dedicated to the Moloch-worship of successful renegades, liars, and robbers."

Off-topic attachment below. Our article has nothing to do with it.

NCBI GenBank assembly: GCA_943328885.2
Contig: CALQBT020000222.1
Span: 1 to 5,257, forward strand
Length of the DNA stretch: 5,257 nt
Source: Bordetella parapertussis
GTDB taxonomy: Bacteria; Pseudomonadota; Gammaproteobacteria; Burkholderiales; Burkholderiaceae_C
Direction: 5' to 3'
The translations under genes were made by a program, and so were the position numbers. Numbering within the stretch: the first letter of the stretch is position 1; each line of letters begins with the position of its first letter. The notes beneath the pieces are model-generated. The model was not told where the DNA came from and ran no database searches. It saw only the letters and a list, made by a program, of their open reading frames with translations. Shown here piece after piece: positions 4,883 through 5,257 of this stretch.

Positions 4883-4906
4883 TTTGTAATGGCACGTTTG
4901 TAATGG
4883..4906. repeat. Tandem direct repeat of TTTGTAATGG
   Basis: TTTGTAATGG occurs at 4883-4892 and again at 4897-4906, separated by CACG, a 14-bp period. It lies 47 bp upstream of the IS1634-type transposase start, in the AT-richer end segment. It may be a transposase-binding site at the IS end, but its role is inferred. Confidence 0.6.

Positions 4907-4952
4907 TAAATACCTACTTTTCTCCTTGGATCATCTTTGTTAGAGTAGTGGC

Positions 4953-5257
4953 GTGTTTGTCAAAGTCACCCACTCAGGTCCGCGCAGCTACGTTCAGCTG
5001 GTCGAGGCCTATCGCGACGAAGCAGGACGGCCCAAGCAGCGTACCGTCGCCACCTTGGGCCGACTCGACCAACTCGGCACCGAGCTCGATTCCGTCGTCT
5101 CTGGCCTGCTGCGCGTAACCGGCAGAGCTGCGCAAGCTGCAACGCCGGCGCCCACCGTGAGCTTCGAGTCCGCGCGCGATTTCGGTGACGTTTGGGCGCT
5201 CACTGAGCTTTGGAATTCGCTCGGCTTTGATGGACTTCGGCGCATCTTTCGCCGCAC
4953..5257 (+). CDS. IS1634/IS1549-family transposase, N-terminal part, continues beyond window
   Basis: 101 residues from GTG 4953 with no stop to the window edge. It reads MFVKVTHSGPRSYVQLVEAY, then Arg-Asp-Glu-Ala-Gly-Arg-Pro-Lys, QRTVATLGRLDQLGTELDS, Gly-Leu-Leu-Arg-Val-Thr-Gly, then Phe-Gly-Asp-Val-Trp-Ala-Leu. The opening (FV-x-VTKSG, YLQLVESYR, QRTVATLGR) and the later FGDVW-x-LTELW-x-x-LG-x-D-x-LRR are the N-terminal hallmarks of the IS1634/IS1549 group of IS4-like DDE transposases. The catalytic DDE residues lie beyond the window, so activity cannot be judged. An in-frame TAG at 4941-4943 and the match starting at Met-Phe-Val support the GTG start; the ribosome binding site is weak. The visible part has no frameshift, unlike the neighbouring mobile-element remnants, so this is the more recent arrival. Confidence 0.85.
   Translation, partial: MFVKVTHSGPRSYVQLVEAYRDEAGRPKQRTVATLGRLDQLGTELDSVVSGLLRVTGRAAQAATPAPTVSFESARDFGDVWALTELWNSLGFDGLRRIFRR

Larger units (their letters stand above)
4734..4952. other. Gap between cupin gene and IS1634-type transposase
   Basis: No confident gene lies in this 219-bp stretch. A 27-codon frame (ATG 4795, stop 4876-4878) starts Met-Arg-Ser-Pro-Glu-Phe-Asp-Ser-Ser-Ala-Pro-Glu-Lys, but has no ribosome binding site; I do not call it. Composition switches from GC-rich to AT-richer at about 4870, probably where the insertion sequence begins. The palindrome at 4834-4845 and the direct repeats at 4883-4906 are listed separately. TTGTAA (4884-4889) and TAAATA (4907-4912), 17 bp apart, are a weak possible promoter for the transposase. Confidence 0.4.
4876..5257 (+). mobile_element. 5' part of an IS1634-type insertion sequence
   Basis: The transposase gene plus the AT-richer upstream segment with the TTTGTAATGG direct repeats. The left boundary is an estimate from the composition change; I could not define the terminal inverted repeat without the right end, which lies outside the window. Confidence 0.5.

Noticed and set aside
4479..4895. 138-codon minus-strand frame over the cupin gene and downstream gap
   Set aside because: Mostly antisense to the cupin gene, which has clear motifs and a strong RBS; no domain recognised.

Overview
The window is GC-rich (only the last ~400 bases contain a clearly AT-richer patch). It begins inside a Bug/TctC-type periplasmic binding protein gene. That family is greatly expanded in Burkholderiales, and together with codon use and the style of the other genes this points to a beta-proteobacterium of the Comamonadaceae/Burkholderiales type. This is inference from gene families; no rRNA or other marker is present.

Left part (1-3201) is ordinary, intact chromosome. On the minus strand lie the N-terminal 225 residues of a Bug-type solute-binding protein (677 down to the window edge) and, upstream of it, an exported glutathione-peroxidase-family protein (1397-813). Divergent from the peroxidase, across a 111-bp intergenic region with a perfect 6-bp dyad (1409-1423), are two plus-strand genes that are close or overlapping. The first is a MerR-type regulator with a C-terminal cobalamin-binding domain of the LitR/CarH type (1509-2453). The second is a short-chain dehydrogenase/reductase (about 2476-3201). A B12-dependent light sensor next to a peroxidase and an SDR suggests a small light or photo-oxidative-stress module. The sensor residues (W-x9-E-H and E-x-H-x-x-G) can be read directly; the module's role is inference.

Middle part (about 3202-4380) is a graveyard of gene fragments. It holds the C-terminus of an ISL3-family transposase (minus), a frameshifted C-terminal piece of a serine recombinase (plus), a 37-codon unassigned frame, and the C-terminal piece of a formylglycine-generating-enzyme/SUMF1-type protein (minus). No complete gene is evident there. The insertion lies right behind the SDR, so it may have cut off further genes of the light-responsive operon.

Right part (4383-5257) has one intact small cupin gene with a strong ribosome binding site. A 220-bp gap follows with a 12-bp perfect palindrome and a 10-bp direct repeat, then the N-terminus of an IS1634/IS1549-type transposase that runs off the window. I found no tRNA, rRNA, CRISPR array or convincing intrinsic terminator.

Our author, Mr. Bisset, it will be seen, can use strong language. He belongs, indeed, to the old class of historians who have very little other division of character than into " bad " and "good" men, heroes or demi-gods and villains. He seems to be incapable of conceiving of a mixed character and mixed motives, and to take a doubtful or wrong line of political conduct is generally treated by him as tantamount to a crime, or at least to an amount of egregi- ous folly destructive of all respect. It is much to be regretted that some advocates of Cromwell have indulged in this indis- criminate and unphilosophic mode of speaking of his various opponents, as if it were impossible for two conscientious and thoughtful men to diverge in their opinions and lines of conduct in the excitement and pressing demands of a great Revolution. We ask for Cromwell no more than we ask for Vane and the Commonwealth Men, and Falkland and the Constitutional Royalists, some little analysis of human motives and some consi- deration for natural character and circumstances. We believe that a history may be written of this period, in which full justice may be done to the intentions and intellect of all the really great men, without at all detracting from the claims of truth and justice, or from a decided judg- ment on the character of events. But until the field is swept clear of such writers as Mr. Bisset, who prolong the echoes of the old tittle-tattle and invectives, it is hopeless to expect any really just estimate of the actors in the great Civil War. We must ourselves decline to follow him into this miserable gossip of the past, which he has placed once more on the level of authentic history, and with which he has overlaid and destroyed the value of such really good materials as he has employed—the one-aided reports of con- versations published many years after their alleged occurrence, and when there was no longer any means of correcting or con- tradicting them, or the scurrilous stories fabricated after the Re- storation, such as that about Jeremiah White and Frances Crom- well, which Mr. Bisset cannot resist giving quite unnecessarily, though with some misgiving, and which can be proved by dates to be absolutely false. Nor can we pretend to reason seriously with an author who, after the sincerity of Cromwell has come out unimpeached and stainless from the crucial test of the collection and juxtaposition of his letters, written to so many people and under such varying circumstances, can revive without an attempt to explain this startling fact, the old theory of Cromwell as a selfish and designing hypocrite. Whatever errors of judgment he may have committed, however imperfect his character, and however inexcusable his conduct may have been in some respects, he certainly was no such man as that ; and no writer since the publication of Mr. Carlyle's volumes has a right to fall back on that theory without an infinitely fuller exposition of his reasons than Mr. Bisset, in his supercilious treatment of the subject, has ever vouchsafed. Mr. Forster, whose early writings set forth far more fully and more powerfully this view, has honourably confessed in a more recent publication that his conclusions on that point have undergone a change, and that since perusing Mr. Carlyle's book he no longer entertains the same opinion of Cromwell. Has Mr. Bisset seen that collection of letters ? As to his general reasoning, we are certainly unable to find a single argument of any force which has not been urged before by Mr. Forster, and it would therefore be well for him to pay some attention to a work which has had so great an effect in modifying the views of that gentleman. A considerable portion of his second volume, it should be observed, is occupied with details of the naval actions of Blake, which are already to be found related at length in Mr. Hepworth Dixon's Life of Blake, to which indeed he refers as an authority. We must, therefore, reluctantly pro- nounce on this work the verdict that it is not based, as it professes to be, on unused materials—that it is thoroughly uncritical in its use of all its materials—that it is written in a discursive and loose manner, and disfigured occasionally by somewhat coarse language, and by a stilted and puerile style ; and that it is, in short, wholly wanting in the essential characteristics of a good history, or a clever disquisition.